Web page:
Every year the orthodox perspective proves ineffective at producing the desired results the onion gets pealed back another layer, more dung is thrown up on the wall, another acronym conjured to support bank lending into the economy. Long before our financial crisis in the west, Japan experienced a practically identical event in the early 90's. Central bankers in Japan with support from recognizable names like Bernanke embarked on similar QE measures we've adopted in the hopes of sparking the inflation they're so concerned for. Paul Krugman is another important voice in the dialogue and his preference for more direct government action is well documented with strong historical basis. The persistent problem here, in Japan and especially in Europe has been convincing people to support the policy that will do what's required.
Japan’s Economy, Crippled by Caution, by Paul Krugman, Commentary, NY Times:
Visitors to Japan are often surprised by how prosperous it seems. It doesn’t look like a deeply depressed economy. And that’s because it isn’t..... Yet Japan is still caught in an economic trap. Persistent deflation... So Japan needs to make a decisive break with its deflationary past. You might think ... ending deflation is easy. Can’t you just print money? But ... central banks like the Federal Reserve or the Bank of Japan ... generally use it to buy government debt.
In normal times ... sellers of that government debt don’t want to sit on idle cash, so they lend it out, stimulating spending... And as the economy heats up, wages and prices should eventually start to rise, solving the problem of deflation. These days, however, interest rates are very low in most major economies, reflecting the weakness of investment demand. What this means is that there’s no real penalty for sitting on cash, and that’s what people and institutions do. ... How, then, can policy fight deflation? Well, the answer currently being tried in much of the world is so-called quantitative easing. ... But is this sufficient? Doubtful. ... What’s remarkable about this record of dubious achievement is that there actually is a surefire way to fight deflation: When you print money, don’t use it to buy assets; use it to buy stuff. That is, run budget deficits paid for with the printing press. ... But nobody is doing the obvious thing. Instead, all around the advanced world governments are engaged in fiscal austerity, dragging their economies down... Why? Part of the answer is that demands for austerity serve a political agenda, with panic over the alleged risks of deficits providing an excuse for cuts in social spending. But the biggest reason it’s so hard to fight deflation, I contend, is the curse of conventionality.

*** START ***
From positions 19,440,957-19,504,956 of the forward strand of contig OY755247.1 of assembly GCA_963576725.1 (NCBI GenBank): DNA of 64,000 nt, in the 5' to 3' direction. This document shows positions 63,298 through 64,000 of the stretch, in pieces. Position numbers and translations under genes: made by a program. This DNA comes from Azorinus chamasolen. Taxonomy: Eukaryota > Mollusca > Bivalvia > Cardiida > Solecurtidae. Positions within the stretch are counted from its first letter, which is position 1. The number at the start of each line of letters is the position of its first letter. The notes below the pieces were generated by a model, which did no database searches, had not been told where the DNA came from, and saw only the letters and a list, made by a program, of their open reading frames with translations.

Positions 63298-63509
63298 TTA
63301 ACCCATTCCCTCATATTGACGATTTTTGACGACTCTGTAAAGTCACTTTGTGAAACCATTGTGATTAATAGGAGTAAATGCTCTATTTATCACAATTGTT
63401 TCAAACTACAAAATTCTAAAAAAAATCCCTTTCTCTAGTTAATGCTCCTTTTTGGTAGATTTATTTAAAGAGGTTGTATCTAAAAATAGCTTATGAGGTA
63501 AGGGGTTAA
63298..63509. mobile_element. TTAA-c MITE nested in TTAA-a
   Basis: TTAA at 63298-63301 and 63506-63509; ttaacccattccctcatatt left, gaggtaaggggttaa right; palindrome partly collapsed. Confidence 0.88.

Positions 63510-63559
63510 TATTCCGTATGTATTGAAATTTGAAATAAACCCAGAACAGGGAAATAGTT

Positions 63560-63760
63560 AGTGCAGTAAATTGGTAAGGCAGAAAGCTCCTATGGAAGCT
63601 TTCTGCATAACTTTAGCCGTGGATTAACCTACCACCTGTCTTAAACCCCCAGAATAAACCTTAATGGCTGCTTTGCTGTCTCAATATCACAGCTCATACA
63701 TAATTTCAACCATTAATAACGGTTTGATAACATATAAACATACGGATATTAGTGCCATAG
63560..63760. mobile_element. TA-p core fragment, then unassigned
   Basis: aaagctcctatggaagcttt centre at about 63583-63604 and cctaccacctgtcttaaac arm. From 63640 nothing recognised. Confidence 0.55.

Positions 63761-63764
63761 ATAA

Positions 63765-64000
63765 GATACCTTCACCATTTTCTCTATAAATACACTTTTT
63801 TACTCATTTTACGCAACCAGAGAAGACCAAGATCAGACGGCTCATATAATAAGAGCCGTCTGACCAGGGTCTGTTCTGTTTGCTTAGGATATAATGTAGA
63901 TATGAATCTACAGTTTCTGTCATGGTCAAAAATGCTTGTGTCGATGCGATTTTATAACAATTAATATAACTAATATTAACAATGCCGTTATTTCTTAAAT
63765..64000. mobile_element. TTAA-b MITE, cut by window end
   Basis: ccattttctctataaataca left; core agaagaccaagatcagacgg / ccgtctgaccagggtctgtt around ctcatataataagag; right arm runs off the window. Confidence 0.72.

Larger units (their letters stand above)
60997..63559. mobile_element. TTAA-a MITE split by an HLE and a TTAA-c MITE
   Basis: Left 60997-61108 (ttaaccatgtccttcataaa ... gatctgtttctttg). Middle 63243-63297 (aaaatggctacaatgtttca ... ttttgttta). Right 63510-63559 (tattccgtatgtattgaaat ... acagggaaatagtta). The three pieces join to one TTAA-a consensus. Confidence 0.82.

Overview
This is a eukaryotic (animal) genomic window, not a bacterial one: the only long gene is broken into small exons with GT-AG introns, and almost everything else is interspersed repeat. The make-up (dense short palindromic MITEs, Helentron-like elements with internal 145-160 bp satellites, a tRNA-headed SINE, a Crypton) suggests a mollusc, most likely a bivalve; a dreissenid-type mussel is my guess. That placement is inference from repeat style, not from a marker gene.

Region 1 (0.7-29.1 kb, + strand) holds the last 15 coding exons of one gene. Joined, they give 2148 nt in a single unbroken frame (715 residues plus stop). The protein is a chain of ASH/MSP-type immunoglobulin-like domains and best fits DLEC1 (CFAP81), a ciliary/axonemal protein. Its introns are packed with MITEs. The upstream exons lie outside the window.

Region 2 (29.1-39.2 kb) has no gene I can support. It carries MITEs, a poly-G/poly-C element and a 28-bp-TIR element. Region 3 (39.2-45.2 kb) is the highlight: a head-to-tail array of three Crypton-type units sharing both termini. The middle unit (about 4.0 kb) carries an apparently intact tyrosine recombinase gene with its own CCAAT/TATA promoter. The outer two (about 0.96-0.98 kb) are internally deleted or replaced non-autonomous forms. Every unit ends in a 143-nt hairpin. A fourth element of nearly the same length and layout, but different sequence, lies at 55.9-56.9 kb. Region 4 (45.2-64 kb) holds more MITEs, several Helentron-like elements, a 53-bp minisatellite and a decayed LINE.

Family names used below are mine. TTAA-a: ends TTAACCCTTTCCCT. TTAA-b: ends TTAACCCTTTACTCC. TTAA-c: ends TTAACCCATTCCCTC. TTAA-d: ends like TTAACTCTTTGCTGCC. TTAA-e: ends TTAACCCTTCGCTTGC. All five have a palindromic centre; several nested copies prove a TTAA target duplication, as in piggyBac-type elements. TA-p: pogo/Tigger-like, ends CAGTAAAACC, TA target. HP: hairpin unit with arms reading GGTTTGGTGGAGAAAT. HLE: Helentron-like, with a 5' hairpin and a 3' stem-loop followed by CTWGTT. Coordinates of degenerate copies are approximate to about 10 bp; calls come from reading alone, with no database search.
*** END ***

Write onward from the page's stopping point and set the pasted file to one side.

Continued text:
After all, printing money to pay for stuff sounds irresponsible, because in normal times it is. And no matter how many times some of us try to explain that these are not normal times, that in a depressed, deflationary economy conventional fiscal prudence is dangerous folly, very few policy makers are willing to stick their necks out and break with convention. The result is that seven years after the financial crisis, policy is still crippled by caution. Respectability is killing the world economy.